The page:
Deuteronomy 23:15

You shall not deliver unto his master the servant who has escaped from his master unto you:
Read Chapter 23

George Leo Haydock

AD 1849
To thee, from among the Gentiles. The promised land was thus declared a land of liberty, (Calmet) to encourage poor slaves to embrace the service of the true God, and to flee from the slavery of the devil, and from the society of those who adored him in their idols. The whole earth belongs to the Lord, and He was thus pleased to punish those who might claim a right to these slaves. (Haydock) Some believe that the price was given to the owner, at the public expense. The Rabbins allow this privilege of an asylum, only to those who fled from a foreign country, or from an infidel master, to embrace the true religion. Circumcision was given to them as an inviolable mark of liberty. (Chaldean) Those who had been sold for their crimes, or for debt, by the sentence of the judge, could not claim this exemption. (Grotius, Jur. iii. 7.) Philo (de humanit.) says, it would be unjust to give up a slave who has sought refuge with us. We ought either to reconcile him to his master, or sell him to another, and give the price to the former owner. Some translate the Hebrew in a contrary sense, "Thou shalt not shut up the slave who has fled to thee from his master "as if it were unjust to refuse to deliver him up. But the law points out some cases where it is lawful for a slave to flee away, and consequently people must be allowed to receive him. The following verse is decisive in favour of this explanation.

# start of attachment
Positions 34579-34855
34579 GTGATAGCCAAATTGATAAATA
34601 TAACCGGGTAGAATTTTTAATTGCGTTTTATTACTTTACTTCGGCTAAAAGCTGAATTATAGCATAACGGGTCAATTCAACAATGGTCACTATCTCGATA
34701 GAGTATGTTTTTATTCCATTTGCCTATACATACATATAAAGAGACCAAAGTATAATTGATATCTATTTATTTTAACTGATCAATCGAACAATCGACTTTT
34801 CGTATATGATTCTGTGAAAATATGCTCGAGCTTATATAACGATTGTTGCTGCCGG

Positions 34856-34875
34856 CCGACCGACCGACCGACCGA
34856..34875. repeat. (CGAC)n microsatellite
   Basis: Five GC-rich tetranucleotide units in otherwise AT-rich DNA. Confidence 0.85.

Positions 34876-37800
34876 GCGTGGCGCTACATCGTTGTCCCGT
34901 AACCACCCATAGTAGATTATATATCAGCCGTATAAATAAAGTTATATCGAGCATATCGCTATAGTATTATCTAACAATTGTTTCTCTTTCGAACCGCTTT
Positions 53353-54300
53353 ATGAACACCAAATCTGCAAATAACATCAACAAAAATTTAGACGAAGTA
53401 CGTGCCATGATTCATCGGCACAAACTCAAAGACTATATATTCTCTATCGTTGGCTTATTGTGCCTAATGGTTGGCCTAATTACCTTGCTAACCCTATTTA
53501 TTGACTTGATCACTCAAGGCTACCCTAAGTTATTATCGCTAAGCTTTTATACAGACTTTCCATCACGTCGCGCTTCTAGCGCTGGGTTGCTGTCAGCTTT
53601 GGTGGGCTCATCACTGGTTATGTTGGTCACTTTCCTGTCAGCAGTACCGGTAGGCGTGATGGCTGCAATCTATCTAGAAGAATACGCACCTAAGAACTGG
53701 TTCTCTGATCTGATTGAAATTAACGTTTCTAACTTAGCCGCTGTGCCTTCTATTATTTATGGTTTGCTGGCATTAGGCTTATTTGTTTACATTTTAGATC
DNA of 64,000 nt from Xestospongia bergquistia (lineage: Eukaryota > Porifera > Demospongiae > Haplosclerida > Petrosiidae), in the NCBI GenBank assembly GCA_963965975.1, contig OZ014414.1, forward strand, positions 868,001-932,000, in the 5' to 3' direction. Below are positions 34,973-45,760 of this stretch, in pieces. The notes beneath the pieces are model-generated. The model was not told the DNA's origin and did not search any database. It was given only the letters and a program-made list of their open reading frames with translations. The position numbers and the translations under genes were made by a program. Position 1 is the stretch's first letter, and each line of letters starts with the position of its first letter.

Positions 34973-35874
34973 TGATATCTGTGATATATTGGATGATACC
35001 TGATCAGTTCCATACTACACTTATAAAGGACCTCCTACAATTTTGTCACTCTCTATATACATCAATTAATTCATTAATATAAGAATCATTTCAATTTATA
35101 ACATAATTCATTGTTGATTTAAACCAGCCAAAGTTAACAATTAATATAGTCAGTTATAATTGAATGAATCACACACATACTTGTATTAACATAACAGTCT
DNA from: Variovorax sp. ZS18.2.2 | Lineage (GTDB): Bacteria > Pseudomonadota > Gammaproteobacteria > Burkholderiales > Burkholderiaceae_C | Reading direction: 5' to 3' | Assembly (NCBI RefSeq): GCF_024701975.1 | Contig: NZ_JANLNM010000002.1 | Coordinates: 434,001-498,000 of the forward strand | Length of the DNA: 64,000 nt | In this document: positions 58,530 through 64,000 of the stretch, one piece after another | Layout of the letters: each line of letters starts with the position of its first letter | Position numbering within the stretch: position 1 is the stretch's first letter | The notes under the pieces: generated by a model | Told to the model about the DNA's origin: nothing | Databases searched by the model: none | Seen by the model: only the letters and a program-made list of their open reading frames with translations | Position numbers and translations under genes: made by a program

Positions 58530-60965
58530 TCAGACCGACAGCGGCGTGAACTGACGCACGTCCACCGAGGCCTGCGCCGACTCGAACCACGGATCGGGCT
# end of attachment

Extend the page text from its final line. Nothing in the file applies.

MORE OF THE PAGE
Knowing this first, that no prophecy of the scripture is of any private interpretation - 2 Peter 1:20

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